April 05, 2023

Get to know: The Scorpions' Sting

Theater has the power to transport audiences to faraway places and bygone eras. In Dean Burry's The Scorpions' Sting, students and families are taken on an action-packed adventure to ancient Egypt. Inspired by the legend of Isis and the Seven Scorpions, this 45-minute English-language opera was created specifically for young music fans aged 7-12.

Capping off this season's Opera in the Neighborhoods tour, audiences of all ages can enjoy a public performance of The Scorpions' Sting at the Reva & David Logan Center for the Arts on Friday, May 12, with tickets for just $5.

Outside the Lost Temple of Isis, three students express their shock and horror as they surround their professor who is lying on the ground after being stung by a scorpion.

The Scorpions' Sting follows a group of young archaeology students and their professor as they travel through an Egyptian desert in search of the Lost Temple of Isis. When the professor is stung by a scorpion, the students turn to ancient wisdom in hopes of finding a cure. When the questing students read the hieroglyphs found in the Lost Temple of Isis — the goddess of healing — the set seamlessly transitions from modern day to ancient Egypt, allowing the mythical story to unfold before our eyes. Monochromatic "ruined" columns turn to reveal colorfully painted set pieces, and practical modern clothing is replaced by lavish costumes inspired by ancient Egyptian artifacts.

At a banquet in his honor, King Osiris — god of the underworld — is tricked by his jealous brother, Set — Egyptian god of war, chaos and storms — who craves power. Set brings out an ornate chest and says that whoever fits inside the chest will win it. The prize thrills the banquet guests, but it's a trick. Set built the chest to fit only Osiris. Closing the lid on the King, Set has the chest thrown in the Nile River, after which he imprisons Queen Isis as a slave in a weaving house in the middle of the desert.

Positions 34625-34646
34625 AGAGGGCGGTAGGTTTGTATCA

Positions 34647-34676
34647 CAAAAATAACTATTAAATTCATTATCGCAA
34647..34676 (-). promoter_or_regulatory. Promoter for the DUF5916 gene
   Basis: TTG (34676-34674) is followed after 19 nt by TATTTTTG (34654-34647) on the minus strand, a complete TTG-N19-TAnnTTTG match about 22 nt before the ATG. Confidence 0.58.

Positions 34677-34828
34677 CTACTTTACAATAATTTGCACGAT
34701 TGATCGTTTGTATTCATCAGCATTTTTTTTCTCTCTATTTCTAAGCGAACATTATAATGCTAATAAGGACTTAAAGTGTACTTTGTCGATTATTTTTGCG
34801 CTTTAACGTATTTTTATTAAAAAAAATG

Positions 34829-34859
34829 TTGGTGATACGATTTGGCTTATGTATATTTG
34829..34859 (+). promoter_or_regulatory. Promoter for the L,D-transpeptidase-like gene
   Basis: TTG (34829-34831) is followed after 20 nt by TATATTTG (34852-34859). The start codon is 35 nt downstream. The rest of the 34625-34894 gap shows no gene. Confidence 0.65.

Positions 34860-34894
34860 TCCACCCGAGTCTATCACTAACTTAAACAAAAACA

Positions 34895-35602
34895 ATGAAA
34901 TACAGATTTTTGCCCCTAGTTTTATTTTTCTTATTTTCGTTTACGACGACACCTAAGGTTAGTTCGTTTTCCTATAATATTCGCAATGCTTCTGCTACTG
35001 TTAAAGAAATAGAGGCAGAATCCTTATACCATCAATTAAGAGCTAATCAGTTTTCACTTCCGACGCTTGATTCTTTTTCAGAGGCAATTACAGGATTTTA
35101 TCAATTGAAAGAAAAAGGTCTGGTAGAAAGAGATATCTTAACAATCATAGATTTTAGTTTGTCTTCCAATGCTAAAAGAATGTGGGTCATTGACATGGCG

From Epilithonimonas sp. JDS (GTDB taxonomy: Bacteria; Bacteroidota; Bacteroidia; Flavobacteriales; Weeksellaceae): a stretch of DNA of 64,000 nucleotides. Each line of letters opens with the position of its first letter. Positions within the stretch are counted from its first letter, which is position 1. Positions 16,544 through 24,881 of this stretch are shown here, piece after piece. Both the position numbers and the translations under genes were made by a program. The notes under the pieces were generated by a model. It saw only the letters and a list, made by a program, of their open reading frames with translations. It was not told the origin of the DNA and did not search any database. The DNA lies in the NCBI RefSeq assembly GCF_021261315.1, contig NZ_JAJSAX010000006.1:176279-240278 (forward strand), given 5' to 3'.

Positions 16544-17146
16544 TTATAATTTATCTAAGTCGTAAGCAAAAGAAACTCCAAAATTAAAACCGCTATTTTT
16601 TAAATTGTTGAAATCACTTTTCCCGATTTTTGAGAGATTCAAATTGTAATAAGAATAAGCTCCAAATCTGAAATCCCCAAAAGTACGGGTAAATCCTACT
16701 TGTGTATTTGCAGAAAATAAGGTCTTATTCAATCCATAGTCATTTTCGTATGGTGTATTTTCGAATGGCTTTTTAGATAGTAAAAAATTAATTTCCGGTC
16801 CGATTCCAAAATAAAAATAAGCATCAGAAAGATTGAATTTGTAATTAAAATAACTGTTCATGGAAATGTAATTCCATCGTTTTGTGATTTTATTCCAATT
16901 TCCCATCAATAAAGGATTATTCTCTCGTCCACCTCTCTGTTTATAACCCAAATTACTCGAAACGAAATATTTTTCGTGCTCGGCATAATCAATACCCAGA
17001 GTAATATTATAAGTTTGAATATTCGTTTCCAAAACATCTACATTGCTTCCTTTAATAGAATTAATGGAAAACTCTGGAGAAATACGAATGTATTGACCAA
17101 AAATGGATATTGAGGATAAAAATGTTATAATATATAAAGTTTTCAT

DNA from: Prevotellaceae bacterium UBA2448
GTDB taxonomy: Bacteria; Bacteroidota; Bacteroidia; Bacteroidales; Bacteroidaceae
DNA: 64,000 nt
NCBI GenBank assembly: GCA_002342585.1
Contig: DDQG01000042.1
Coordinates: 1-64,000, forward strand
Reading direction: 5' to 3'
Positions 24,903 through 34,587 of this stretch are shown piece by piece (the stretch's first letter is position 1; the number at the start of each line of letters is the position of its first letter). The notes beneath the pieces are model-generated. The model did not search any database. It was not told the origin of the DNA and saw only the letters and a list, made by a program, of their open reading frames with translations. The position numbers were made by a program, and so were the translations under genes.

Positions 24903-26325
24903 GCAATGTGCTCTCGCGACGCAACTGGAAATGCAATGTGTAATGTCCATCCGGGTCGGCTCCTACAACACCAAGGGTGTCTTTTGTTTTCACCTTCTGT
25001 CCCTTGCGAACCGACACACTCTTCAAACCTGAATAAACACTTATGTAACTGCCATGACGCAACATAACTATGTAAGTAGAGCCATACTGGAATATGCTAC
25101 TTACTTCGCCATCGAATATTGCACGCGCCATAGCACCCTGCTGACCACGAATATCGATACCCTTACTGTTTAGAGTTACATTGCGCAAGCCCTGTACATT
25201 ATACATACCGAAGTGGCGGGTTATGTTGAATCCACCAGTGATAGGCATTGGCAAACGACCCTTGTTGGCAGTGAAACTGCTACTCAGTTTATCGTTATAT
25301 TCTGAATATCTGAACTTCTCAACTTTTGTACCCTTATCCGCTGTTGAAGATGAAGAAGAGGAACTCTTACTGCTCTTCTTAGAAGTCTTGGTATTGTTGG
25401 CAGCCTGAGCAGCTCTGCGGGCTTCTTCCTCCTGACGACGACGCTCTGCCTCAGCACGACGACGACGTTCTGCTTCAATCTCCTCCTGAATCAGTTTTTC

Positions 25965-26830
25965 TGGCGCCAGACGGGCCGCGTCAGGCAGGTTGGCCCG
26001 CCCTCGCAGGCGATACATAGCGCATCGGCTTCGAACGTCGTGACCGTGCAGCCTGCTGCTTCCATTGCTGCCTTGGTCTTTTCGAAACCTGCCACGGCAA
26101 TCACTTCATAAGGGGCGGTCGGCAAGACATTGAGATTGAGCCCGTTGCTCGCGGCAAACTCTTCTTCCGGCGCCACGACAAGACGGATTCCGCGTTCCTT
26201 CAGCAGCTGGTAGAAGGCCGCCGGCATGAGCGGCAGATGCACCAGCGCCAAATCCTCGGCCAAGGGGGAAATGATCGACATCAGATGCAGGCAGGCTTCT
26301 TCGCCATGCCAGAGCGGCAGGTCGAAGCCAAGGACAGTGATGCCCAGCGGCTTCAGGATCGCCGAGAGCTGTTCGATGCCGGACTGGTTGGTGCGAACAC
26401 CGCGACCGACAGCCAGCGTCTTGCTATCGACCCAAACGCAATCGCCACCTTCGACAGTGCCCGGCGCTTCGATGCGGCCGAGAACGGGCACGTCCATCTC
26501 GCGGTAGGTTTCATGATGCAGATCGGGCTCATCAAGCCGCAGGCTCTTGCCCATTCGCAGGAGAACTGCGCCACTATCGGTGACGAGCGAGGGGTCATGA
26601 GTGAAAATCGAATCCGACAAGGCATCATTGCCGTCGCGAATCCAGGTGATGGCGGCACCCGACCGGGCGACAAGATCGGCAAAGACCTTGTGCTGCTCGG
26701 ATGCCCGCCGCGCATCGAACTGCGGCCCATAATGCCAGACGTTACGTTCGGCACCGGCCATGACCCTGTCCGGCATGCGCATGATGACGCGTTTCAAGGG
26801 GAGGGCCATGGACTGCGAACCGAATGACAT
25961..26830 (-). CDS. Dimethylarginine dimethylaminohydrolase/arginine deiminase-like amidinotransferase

The ancient Egyption god Set (left, played by Curtis Bannister) tricks his brother Osiris (Matthan Black) into climbing into a chest as his wife Isis (Melinda Alberty) and her sister Nephthys (Julia Hardin) look on in Lyric's 2017/18 production of The Scorpions' Sting.

With the help of her sister Nephthys and a magic sistrum — a sacred U-shaped instrument in ancient Egypt — Isis journeys through the desert to a small seaside town led by seven scorpions. An arrogant rich woman turns Isis away, but a poor fisherman gives her shelter. As revenge, the scorpions sting the rich woman's baby. Isis is angry at the scorpions and casts a spell to heal the child — a spell that cures the victims of the scorpions' sting. Back in the temple, the students now understand the story of Isis, and hope the ancient spell can heal their professor, too.

Isis (Melinda Alberty) — the ancient Egyption godess of healing — cures a baby who was stung by a scorpion in Lyric's 2017/18 production of The Scorpions' Sting.

Intertwining the past with the present, this story recreates a world full of wonder and mystery, exploring the legendary tales of Egyptian gods and goddesses. Join us on the adventure, when The Scorpions' Sting comes to the Reva & David Logan Center for the Arts on Friday, May 12. General admission tickets for the 7pm perforance are just $5.

Educators and administrators can click HERE for the full Opera in the Neighborhoods tour schedule with student performances across Chicagoland on May 3, 4, 11, and 12.

The Scorpions' Sting

The Scorpions' Sting

Join us for an original opera that will capture the imagination of the entire family! While lost in the desert, a group of archaeology students uncover the Lost Temple of Isis, the ancient Egyptian goddess of healing, and a mythic tale unfolds as they read ancient hieroglyphics. Through the story of Isis, the students learn the importance of knowledge and the power of forgiveness. Recommended for ages 7-12.

Header photo: Ancient Egyptian gods and goddesses stand in front of painted columns wearing brightly colored robes in Lyric's 2017/18 production of The Scorpions' Sting. Credit: Michael Brosilow

All other photos: Michael Brosilow